Other colleges/universities are straight going to put you in a dorm, sometimes in a single and sometimes with rando room mates. Just like you suspect here. They should at least be furnished! I’ve never heard of giving a visiting person like yourself the unfurnished version. The rando room mate, if this is the case, is probably not a traditional 18-22 aged undergrad college student, but somebody else at your training or in a non-standard situation (post docs, visiting researchers).

    The worst experience I had with something similar in academia had me arriving at my room only to find by surprise that I was sharing it with 6 other women, and actually had to share a physical bed with someone I didn’t know well. The second-worst experience, they tried to get me to be room mates with someone I’d never met in a dorm, and I opted to just pay for a hotel myself because I was so uncomfortable with it (it was a short trip, luckily). The third worst experience involved getting my own single dorm room, but a bathroom shared with one other resident… who had filled the shower stall with various kitchen utensils, miscellany, and a literal, full-sized skeleton model. We had a very interesting introductory conversation wherein I had to find a way to politely but firmly insist that the skeleton needed to be relocated.

    1. Bagpuss*

      Ha! I wouldn’t mind sharing with a full size skeleton but I wouldn’t want it in the bath while I was trying to bathe.

      we once shared our hours with a skeleton over the school holidays. we lived in a rural area and so several of the small village primary schools shared resources. My mother worked as a non-teaching assistant and did hours in two schools, so agreed to transport the skeleton when it was due to move from School A to School B (fun fact, the easiest way to move a skeleton is to sit it in the passenger seat and secure it with a seatbelt, but it does get a few odd looks from other road users) , and as that happened at the end of term it spent the holidays at home with us. It stood in the hallway, and was given a Santa hat and decorated with tinsel when we put the Christmas decorations up.

    2. Rusty Shackelford*

      They should at least be furnished! I’ve never heard of giving a visiting person like yourself the unfurnished version.

      But even in a furnished unit, you’ll probably have to provide your own bedding. And yes, it might just be a twin bed (maybe even one of those extra-long twins, so you’ll never be able to use that bedding again).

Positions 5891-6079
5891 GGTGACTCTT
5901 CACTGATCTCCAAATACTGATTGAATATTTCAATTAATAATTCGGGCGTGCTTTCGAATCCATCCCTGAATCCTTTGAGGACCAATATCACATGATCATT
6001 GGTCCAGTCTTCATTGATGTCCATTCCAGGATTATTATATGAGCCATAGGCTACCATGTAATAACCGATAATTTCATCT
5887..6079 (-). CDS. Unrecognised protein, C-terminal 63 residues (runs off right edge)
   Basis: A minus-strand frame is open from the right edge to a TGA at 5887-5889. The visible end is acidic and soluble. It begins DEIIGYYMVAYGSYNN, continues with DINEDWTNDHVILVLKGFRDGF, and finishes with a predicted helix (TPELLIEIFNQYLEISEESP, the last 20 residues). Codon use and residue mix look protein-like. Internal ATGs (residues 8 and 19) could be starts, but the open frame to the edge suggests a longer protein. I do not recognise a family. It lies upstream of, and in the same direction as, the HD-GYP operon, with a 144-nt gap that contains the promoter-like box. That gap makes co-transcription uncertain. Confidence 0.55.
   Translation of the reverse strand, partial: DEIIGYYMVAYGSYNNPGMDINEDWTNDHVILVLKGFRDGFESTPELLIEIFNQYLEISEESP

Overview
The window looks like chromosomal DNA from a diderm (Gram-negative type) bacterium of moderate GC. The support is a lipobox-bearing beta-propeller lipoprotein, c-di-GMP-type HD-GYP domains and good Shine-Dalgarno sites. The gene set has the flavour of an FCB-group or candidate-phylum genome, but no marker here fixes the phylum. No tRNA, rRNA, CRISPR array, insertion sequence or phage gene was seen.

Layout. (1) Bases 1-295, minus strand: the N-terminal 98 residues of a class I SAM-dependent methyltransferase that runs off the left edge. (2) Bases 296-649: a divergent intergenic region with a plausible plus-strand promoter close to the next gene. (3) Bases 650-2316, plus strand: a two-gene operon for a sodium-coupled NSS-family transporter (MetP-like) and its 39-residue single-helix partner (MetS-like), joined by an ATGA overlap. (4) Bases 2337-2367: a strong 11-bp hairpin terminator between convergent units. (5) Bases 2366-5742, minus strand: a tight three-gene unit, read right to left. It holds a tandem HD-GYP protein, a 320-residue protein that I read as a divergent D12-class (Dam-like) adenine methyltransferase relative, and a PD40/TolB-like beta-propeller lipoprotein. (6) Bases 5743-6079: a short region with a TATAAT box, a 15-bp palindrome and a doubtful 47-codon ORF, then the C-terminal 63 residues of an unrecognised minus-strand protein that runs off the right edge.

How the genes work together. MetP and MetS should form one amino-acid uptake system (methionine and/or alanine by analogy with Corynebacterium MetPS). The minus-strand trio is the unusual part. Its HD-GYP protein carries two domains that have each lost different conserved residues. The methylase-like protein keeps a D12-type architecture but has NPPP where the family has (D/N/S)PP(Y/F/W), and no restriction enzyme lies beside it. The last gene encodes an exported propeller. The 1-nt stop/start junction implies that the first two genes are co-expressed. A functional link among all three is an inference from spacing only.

1. Christmas Carol*

        And if you held your hand over your beer while you were walking down the hall in the dorm, your container was not considered to be open.

    3. Smithy*

      I attended universities in three different countries as well as a few different ones in the US – and completely agree with this. What is easy to assume (twin bed) is far less common from location to location than what is not safe to assume.

      For the OP, these top concerns may at first be about the campus or accommodations being dry and overnight guests – but campus apartments may come with kitchen equipment/utensils and may not. And similar to having to bring all bedding and linens – it’s another expense that right now her boss may not be accounting for while doing this budget. Especially if the dining facilities don’t cover weekends.

      1. Miss Muffet*

        Yes, I’d ask how these things should be expensed. If you do have to buy bedding, it should be considered a business expense that they have to reimburse you for, since it’s an expense you are incurring because of this training, just like meals.

  18. LifeBeforeCorona*

    For several summers I worked at a location that had staff quarters and student dorms. As a staff member, the cottages were basically fully furnished homes. The dorms were all 2 or 4 bunked rooms with shared facilities. I’m way too old to sleep in a single bed for six months with limited facilities and privacy. It’s really worthwhile to push back on this kind of accommodation.

  19. Video Wizard*

    I think there’s room for negotiation if the level is high enough/if this company is flush enough. I have known people in a similar situation where they negotiated for the company to fly their spouse out for X number of weekends or to alternatively fly them home on weekends. Many employees at big-firm consultancies basically live like this (away from home all week, back on weekends) for big chunks of the year, just not in the same city the whole time.